The ADF operation against the renegade Major Reinado has once again sparked tensions in Dili’s streets. While “East-West” tensions have subsided considerably – a testimony to their relatively shallow roots in East Timorese society – the recent violence has displaced a further 5000 Timorese in the capital. After protests over rice distribution a fortnight ago, the ever-present tensions in the Dili are now focused on both the ADF and the Portuguese presence in the country.

The operation against Reinado comes in the wake of existing spike in resentment against ADF in recent weeks after the killing of two Timorese in an IDP camp. Two factors lie behind these resentments. The first is one of perceptions: on the streets of Dili there is a widespread suspicion that Australia has “interests” beyond creating a stable environment, specifically in oil and gas. Similarly, the Portuguese presence is suspected of having interests in supporting the Portuguese affiliations of the state. The fact that the ADF is not under UN “blue-helmet” enhances the perceptions of national interests at play, and makes it harder for the ADF to establish its role as a neutral player seeking to guarantee stability.

The second, and more substantial source of resentment concerns the constitution of the Australian contingent. While recent events demonstrate the ADF is an essential presence, UNMIT quickly became a policing mission after the ADF’s success in quelling hostilities between Timorese security forces. The ADF is not trained in this role, and heavily armed soldiers are ill-suited to civilian style policing and patrols in Dili streets. Instead, the ADF should harderbe reserved for serious armed incidents, and the type of action currently proceeding against Major Reinado.

While Reinado enjoys some support among sections of disaffected youth from the west, and some ex-veterans and security force members, his support and capacity to provoke “civil war” are greatly exaggerated by his own rhetoric. Most tellingly, none the major opposition parties support Reinado’s stated goal of delaying upcoming elections to resolve the military-political crisis, and hold a referendum on the constitution.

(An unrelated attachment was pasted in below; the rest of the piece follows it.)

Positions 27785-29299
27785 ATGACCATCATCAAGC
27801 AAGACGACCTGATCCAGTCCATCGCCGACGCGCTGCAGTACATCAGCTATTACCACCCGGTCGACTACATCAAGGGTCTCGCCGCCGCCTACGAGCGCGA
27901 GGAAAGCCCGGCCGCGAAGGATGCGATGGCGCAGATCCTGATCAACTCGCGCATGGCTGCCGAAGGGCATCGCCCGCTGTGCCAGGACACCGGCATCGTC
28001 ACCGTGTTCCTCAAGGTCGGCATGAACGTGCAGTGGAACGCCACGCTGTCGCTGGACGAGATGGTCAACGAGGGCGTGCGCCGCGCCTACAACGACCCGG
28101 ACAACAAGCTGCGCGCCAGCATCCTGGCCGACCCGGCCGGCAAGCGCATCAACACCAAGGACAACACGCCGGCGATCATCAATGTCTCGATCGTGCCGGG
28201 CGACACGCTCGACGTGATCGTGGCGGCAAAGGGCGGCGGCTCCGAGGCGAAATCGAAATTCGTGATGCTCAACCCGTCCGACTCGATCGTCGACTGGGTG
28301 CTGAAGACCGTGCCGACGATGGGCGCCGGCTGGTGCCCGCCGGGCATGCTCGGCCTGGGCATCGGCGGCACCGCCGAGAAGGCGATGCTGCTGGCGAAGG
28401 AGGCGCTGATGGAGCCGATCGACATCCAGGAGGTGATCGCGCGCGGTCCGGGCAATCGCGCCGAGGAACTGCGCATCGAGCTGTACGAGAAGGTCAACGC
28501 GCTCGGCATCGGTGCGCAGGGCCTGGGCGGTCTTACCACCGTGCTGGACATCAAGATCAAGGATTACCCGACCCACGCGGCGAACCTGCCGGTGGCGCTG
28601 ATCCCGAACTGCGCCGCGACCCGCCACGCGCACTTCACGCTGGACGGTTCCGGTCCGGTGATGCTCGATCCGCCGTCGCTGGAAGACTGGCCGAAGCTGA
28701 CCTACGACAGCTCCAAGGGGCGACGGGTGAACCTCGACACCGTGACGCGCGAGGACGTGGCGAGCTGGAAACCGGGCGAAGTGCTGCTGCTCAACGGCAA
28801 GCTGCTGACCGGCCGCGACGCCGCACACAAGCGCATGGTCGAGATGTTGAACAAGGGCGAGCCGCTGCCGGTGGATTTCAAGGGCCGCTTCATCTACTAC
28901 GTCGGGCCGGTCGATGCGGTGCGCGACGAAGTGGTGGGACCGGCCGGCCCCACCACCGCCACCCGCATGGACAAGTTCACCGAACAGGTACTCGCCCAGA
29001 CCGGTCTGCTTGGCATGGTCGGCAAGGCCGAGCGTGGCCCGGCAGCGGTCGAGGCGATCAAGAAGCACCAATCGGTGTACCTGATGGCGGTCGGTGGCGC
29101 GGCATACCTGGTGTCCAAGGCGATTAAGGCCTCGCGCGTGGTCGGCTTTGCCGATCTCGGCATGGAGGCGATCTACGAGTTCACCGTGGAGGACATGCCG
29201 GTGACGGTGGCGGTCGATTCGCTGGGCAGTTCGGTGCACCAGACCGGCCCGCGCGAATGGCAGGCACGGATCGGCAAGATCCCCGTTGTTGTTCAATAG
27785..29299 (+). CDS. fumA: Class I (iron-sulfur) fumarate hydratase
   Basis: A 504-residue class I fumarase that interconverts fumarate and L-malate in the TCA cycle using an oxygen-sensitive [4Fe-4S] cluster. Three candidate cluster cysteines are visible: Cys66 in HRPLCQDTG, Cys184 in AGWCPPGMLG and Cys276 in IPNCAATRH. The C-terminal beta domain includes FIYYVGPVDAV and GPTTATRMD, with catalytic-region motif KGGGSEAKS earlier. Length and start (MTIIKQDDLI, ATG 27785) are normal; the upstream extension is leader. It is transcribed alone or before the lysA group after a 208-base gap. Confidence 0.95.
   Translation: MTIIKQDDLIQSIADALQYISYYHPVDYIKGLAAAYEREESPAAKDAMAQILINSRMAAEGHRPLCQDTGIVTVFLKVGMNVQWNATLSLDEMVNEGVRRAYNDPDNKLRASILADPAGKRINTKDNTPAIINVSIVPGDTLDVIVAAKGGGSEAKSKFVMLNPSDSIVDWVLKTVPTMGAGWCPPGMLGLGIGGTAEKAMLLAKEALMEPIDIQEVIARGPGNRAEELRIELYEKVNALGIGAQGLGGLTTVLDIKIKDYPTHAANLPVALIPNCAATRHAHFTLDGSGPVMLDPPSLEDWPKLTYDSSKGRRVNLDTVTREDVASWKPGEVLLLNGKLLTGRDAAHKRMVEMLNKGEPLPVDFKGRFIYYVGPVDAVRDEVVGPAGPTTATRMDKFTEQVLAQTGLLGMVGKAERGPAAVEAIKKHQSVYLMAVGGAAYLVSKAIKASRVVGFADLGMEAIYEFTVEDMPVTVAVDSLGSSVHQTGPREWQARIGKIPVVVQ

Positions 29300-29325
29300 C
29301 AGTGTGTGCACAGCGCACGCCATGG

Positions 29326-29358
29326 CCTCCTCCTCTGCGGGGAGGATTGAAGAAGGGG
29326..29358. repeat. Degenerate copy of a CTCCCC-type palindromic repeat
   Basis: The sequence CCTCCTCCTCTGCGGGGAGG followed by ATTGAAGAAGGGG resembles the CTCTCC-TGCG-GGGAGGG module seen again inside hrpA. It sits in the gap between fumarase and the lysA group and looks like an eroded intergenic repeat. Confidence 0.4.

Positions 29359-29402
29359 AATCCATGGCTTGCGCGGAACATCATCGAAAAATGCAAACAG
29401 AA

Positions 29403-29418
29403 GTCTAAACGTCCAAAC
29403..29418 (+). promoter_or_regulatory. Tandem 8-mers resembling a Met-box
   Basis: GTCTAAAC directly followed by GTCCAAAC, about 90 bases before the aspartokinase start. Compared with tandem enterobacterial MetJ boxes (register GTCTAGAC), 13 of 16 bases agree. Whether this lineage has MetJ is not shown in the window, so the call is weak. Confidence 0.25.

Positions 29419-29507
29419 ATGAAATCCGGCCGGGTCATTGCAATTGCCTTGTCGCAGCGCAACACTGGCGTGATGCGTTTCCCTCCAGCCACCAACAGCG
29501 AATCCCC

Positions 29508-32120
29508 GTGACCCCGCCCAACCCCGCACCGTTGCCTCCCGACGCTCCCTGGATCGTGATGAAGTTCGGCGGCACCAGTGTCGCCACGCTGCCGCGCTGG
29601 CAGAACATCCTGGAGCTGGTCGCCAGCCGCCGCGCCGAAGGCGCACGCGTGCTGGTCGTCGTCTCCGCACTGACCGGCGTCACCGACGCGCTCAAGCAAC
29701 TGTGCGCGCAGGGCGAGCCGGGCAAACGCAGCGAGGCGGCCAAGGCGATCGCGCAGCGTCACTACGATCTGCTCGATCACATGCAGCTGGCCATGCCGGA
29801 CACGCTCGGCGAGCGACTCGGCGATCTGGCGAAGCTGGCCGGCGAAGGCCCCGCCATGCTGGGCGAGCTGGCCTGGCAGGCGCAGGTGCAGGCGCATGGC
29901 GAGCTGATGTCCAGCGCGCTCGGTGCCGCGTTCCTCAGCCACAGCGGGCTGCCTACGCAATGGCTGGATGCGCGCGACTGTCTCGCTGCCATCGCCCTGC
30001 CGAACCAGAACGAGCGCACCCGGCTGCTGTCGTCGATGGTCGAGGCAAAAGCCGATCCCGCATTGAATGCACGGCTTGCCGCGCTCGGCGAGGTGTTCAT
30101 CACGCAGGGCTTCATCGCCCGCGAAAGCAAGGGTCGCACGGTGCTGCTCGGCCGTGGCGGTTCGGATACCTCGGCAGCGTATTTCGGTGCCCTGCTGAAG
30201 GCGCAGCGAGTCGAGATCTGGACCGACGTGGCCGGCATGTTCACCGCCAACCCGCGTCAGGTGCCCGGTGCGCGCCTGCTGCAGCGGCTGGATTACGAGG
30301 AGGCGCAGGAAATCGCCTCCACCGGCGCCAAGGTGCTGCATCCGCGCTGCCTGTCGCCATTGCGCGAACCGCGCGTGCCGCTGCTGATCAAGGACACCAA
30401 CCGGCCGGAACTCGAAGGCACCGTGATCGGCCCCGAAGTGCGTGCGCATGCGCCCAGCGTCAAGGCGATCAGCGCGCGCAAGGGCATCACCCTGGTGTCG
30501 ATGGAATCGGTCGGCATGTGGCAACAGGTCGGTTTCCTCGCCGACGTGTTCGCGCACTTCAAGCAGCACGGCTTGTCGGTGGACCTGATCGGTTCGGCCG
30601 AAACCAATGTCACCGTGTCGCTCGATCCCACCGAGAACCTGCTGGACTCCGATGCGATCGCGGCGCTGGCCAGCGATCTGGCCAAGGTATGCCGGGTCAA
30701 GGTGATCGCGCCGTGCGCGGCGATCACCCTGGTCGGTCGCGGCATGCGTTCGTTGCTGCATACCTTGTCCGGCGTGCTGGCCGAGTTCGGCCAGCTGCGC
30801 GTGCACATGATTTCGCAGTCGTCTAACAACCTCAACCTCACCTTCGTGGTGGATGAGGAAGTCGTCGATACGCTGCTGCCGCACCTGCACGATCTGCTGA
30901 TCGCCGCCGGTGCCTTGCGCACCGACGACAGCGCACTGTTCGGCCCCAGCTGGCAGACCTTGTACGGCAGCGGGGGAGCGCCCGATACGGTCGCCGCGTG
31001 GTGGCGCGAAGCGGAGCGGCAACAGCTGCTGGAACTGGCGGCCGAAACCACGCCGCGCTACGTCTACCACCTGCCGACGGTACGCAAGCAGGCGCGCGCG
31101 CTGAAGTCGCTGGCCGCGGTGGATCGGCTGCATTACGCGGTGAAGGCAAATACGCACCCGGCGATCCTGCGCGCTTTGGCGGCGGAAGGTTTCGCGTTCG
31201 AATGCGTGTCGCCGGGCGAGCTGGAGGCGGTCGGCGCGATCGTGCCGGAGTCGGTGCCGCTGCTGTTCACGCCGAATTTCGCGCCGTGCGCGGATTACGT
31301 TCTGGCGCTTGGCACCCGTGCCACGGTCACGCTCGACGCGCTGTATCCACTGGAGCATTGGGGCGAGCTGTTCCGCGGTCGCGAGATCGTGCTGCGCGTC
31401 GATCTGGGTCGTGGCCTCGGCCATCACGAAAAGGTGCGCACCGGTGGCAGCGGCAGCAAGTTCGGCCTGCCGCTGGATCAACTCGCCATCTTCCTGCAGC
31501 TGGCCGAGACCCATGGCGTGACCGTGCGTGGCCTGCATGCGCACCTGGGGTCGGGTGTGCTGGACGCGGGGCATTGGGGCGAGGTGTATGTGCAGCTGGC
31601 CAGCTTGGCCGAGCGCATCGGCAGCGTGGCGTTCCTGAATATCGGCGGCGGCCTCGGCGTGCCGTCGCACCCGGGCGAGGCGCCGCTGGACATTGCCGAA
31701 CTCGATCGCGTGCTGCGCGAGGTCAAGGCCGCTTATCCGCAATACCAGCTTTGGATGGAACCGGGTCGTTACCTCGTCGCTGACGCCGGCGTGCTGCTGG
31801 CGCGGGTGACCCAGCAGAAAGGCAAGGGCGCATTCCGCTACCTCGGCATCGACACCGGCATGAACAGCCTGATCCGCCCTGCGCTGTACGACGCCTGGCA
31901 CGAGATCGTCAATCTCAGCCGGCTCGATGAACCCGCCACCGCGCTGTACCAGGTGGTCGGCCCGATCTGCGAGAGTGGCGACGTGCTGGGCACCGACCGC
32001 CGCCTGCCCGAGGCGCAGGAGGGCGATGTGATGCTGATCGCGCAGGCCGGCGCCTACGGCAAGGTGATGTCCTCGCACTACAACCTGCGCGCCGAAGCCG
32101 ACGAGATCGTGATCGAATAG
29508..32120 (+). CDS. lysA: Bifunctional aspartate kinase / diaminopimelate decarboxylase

The greatest mid-term risk to political stability in East Timor would be a greatly delayed or widely disputed election. Any concerns over the conduct of the election by government or opposition parties will have to be met by systematic and large scale international monitoring. The net effect of the presence of armed gangs – if left unchecked – will be to discourage that in certain regions. For this reason, action against Reinado is necessary, and well overdue, if elections are to be viable.

Undoubtedly, the blowback from a failed or drawn out operation will be a steep rise in protests, and rioting in the capital. Equally, Reinado may become a symbolic focus for wider grievances. In the worst case scenario, Timor may see a return to low-level armed resistance in the mountain redoubts by some disaffected former soldiers, and police, and veterans. 

The greater risk to political stability in East Timor remains an election compromised by the presence of armed groups in the countryside.

In this context, it is imperative that DFAT be prudent and sober in its ongoing threat assessment and travel advisories. While the respected figures of President Gusmao and Prime Minister Ramos-Horta maintain that Reinado must face justice, along with Rogerio Lobato, the great majority of East Timorese will follow.

While safety must be the primary concern, most Australians on the ground work in Dili, and are well informed and prudent. To pre-emptively evacuate all those who will soon act as election monitors, and to deter others who will shortly arrive, risks playing into the hands of a much darker agenda, and risks extending the political crisis further.